“Their jobs are gone for good and the displaced birds are out there on icebergs and ice floes, floating aimlessly, struggling to survive, with no direction, no hope. I fear what will happen to them. “I remember what it was like when I was shoved out of the Land of Penguins. I was terrified when the penguins set me adrift, but I learned how to survive. Now I want to do something to help these birds who are in the same position I was in 20 years ago.”

“Well, you seem to be doing great today,” Anderson said, “Can you share a few tips with our viewers?”

“Sure,” replied Perry, “I’d be happy to. I’ve got tips for the displaced birds—and tips for the penguins, too.

“The most important thing I’ve learned is that everything is an inside job—success and failure, happiness and unhappiness, security and insecurity—it’s all a function of our attitudes, beliefs, and the stories we tell ourselves.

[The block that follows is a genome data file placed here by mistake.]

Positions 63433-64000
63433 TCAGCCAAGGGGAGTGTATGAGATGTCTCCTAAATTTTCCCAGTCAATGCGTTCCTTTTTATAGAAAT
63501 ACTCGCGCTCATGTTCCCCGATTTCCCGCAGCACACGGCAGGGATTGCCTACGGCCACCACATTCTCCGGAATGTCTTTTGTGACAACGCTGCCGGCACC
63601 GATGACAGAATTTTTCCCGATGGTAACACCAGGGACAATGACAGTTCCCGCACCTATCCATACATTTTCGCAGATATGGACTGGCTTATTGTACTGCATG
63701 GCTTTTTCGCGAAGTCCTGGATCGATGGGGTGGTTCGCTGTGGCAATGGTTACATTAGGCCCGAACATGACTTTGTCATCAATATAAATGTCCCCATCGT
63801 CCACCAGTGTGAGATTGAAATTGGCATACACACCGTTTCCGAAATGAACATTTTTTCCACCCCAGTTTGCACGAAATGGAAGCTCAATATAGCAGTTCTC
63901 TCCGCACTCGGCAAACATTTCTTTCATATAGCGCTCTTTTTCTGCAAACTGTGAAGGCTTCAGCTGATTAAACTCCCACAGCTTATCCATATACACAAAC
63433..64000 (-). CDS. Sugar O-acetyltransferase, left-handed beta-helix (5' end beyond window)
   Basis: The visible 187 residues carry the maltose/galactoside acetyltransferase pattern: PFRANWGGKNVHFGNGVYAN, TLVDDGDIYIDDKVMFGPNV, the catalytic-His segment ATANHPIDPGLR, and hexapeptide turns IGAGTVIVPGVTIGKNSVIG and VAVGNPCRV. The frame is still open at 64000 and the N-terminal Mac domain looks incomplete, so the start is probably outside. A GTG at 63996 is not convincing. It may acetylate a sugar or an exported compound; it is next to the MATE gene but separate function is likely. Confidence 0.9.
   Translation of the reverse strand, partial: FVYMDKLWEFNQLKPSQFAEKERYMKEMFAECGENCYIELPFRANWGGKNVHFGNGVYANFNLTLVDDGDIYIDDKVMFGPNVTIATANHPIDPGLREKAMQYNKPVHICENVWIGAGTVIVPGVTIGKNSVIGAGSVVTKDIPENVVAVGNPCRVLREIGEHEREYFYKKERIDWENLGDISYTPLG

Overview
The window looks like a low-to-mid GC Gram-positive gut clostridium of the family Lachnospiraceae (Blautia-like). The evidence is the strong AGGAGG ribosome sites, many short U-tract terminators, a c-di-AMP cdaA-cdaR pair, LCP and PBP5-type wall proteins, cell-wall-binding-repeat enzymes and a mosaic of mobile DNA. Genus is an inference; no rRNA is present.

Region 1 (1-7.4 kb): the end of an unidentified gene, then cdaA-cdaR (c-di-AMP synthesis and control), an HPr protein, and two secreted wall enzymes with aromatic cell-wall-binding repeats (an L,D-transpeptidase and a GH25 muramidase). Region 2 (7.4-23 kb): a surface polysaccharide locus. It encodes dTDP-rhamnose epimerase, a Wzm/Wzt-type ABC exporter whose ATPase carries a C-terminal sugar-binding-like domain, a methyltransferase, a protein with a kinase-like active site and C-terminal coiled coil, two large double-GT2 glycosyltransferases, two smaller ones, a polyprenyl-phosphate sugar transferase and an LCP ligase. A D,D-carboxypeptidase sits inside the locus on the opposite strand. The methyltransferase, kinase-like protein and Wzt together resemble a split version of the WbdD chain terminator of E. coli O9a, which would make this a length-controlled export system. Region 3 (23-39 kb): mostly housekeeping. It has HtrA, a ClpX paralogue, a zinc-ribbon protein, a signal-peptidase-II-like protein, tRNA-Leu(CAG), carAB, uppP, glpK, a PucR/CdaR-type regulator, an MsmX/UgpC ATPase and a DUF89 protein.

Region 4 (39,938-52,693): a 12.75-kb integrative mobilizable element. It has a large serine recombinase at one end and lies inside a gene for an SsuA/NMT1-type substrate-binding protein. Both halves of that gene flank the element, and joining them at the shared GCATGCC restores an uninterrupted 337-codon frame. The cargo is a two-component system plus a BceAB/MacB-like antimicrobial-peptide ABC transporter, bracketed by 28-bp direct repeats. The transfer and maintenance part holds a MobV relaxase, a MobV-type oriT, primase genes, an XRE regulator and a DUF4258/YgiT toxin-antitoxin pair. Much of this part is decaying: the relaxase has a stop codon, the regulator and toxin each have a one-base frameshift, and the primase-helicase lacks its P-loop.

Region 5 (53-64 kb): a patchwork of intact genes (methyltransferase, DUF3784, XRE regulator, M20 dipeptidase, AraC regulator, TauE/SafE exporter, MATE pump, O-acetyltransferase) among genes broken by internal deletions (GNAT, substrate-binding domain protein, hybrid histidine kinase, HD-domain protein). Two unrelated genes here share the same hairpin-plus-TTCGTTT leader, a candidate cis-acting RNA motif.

“For instance, if I believe that different equals difficult, then I’ll react negatively to those with new ideas or different ways of doing things.

“On the other hand, if I believe there are many possible solutions to most problems, then I’ll value different perspectives and welcome new, and perhaps unusual, approaches.”

Anderson Cockatoo nodded his feathery white head in agreement.

”I can see why that’s essential to understand—because we all have to work with other birds.”

“Yes we do,” Perry said, “Business is all about relationships—relationships between bosses and the people who work for them; relationships between businesses and their customers; relationships between coworkers; relationships with vendors and other stakeholders.

“Did you know that 80% of birds who fail on the job fail because of poor interpersonal skills, not poor technical skills? If you can’t work well with others, you’re going to be in deep guano!

“So polish your interpersonal skills. Whether you’re still working in the Land of Penguins, or you flew the coop and you’re out on your own, getting good at getting along is essential.”